[News] Nakba and the Question of ‘Palestinian Strategy’

Anti-Imperialist News news at freedomarchives.org
Thu May 21 12:04:14 EDT 2015


May 21, 2015
*http://www.counterpunch.org/2015/05/21/nakba-and-the-question-of-palestinian-strategy/*

Why It's Important


  Nakba and the Question of ‘Palestinian Strategy’

by RAMZY BAROUD

“What is the Palestinian strategy?” is a question that I have been asked 
all too often, including on 15 May, the day that millions of 
Palestinians around the world commemorated the 67th anniversary of the 
Nakba, the ethnic cleansing of the Palestinians by Zionist militias in 
1947-48.

The question itself doesn’t require much elaboration, as in, “What is 
the Palestinian strategy to combat Israeli military occupation, siege 
violence, apartheid and racial discrimination?” The painful reality is 
well known to many, although few take on the moral responsibility to 
confront it.

And the posing of the question is telling in itself. It wouldn’t be 
asked if there was a strategy in place, being implemented, and regularly 
revisited and modified. The question is a testament to all the failures 
of past strategies, and the political disintegration of any credible 
Palestinian leadership, currently represented by Mahmoud Abbas and his 
circle of wealthy businessmen and “politicians”.

But the very idea of formulating a strategy would require urgent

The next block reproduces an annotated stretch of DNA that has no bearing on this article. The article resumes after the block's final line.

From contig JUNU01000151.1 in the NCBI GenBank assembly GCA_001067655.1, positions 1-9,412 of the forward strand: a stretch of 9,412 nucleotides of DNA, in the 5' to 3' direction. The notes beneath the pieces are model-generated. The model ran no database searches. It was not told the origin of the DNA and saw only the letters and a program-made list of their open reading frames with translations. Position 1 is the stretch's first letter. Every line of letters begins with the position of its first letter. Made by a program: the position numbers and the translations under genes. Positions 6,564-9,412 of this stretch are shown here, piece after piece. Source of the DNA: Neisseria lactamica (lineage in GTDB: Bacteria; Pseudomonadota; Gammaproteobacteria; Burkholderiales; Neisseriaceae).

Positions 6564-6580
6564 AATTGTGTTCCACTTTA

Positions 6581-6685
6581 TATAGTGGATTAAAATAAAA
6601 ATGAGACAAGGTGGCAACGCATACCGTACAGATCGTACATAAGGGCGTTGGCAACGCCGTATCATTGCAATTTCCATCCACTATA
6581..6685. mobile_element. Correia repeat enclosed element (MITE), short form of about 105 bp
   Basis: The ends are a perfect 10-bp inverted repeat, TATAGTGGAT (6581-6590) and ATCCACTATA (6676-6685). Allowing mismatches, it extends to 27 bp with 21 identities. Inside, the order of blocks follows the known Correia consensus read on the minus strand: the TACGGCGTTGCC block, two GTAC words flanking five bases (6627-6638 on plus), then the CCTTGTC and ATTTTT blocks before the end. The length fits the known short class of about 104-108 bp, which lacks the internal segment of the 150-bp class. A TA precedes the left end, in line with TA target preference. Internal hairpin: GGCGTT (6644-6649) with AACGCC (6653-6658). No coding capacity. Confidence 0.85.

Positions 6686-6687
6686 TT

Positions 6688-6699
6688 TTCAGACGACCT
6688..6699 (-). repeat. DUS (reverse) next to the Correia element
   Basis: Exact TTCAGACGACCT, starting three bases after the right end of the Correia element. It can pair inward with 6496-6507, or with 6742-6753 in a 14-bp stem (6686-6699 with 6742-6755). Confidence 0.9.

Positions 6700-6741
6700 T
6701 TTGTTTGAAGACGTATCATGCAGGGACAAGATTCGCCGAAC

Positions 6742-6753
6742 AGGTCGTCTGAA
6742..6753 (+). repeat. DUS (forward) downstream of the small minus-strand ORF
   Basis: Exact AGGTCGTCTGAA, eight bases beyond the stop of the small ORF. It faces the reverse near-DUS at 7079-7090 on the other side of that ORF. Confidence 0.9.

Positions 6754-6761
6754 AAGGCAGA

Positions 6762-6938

prerequisites that are currently lacking. These prerequisites are not 
only essential, but most critical if Palestinians wish to overcome the 
current stalemate and surpass the dead-end process that is the so-called 
“peace process”.

First, the centrality of the Nakba for the Palestinian historical 
narrative must be transformed to be central to the political agenda of 
any Palestinian leadership that is truly representative of the political 
aspirations of the Palestinian people.

But why is the Nakba important if it is an event that is supposedly 
located in the past?

What makes the Nakba a particularly poignant and painful experience is 
the fact that it has never truly concluded. The original 750,000 who 
were removed or forced to flee their historical homeland have morphed to 
over five million, and those who became internally displaced in their 
own Palestinian homeland, later renamed the State of Israel, continue to 
fight for basic rights. This makes the Nakba a present political event, 
granted its historical origins.

The Nakba, or Catastrophe, was an earth-shattering experience for the 
entirety of the Palestinian collective. Rarely before was a society 
almost entirely displaced in a relatively short period of time with such 
brutality and violence, followed by every possible attempt at erasing 
every piece of evidence, every link, every claim, every memory that the 
refugees affiliated with their homeland.